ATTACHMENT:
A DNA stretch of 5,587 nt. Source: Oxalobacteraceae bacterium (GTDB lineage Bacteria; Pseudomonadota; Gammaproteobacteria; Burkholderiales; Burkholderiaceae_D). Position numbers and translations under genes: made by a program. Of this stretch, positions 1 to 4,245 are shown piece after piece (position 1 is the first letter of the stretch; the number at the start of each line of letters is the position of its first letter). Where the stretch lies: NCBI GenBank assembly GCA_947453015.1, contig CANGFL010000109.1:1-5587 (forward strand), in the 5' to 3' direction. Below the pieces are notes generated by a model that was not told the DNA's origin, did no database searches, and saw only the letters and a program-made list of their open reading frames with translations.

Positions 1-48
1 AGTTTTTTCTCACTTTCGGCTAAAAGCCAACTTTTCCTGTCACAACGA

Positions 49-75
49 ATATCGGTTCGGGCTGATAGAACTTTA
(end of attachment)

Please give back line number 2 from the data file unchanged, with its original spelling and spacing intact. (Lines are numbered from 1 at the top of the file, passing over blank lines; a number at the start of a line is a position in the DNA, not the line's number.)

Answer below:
Positions 1-48